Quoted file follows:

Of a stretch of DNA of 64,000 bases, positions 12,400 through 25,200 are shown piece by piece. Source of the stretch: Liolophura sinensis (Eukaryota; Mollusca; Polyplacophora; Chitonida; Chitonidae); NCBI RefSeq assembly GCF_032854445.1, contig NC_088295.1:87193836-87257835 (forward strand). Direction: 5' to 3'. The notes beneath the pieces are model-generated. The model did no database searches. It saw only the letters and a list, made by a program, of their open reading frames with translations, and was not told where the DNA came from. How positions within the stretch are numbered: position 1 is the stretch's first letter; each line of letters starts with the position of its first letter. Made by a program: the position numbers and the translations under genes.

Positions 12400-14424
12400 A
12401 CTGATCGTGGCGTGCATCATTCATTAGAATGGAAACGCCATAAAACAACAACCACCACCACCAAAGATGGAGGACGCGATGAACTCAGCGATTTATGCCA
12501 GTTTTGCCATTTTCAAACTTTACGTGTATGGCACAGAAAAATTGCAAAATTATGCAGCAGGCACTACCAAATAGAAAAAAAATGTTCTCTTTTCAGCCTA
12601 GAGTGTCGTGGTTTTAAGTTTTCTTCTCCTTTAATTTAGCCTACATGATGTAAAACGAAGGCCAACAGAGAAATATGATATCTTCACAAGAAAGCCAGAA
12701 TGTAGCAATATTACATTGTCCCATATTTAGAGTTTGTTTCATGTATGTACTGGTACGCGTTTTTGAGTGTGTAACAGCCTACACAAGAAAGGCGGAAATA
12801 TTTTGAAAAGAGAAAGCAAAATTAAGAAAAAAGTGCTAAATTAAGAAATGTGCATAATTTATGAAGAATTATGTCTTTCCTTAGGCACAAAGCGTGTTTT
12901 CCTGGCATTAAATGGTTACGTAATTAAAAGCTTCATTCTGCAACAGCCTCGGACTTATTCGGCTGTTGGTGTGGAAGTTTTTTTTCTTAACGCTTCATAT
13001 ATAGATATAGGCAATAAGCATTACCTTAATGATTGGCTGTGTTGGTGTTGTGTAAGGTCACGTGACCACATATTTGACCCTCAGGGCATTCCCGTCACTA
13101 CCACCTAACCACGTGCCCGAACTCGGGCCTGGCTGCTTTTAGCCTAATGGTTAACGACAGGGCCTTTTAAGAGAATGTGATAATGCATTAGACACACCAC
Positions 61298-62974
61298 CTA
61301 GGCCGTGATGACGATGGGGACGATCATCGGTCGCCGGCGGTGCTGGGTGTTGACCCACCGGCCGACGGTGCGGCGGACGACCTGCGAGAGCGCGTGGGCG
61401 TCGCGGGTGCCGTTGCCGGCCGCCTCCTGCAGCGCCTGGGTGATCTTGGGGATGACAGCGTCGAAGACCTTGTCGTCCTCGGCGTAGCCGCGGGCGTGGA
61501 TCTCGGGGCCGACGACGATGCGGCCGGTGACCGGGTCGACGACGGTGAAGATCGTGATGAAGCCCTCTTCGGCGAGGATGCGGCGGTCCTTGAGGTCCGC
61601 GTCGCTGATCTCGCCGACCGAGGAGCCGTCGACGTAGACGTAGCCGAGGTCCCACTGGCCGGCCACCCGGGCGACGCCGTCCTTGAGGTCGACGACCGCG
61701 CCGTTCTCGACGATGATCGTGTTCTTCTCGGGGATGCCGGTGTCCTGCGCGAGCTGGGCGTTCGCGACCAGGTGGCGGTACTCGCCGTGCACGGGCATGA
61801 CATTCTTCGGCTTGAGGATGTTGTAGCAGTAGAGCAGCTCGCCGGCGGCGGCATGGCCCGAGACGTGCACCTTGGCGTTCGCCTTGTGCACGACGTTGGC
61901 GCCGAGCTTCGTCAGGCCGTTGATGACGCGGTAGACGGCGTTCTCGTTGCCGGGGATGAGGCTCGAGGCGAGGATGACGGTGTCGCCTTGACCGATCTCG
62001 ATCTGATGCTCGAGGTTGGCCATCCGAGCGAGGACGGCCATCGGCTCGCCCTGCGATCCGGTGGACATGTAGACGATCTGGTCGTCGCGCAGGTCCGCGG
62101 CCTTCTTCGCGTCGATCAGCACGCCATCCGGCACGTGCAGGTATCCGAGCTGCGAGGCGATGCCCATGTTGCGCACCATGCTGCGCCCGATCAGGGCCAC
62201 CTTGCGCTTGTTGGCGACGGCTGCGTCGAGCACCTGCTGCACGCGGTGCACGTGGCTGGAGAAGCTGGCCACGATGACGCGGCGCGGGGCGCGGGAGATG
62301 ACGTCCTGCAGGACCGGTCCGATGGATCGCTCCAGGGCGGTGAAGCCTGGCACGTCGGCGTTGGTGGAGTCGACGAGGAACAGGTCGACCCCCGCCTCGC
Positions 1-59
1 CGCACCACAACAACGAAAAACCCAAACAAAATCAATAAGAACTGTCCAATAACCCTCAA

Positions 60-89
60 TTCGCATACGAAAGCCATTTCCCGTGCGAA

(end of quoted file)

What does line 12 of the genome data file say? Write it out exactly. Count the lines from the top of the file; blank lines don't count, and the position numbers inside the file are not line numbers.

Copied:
Positions 61298-62974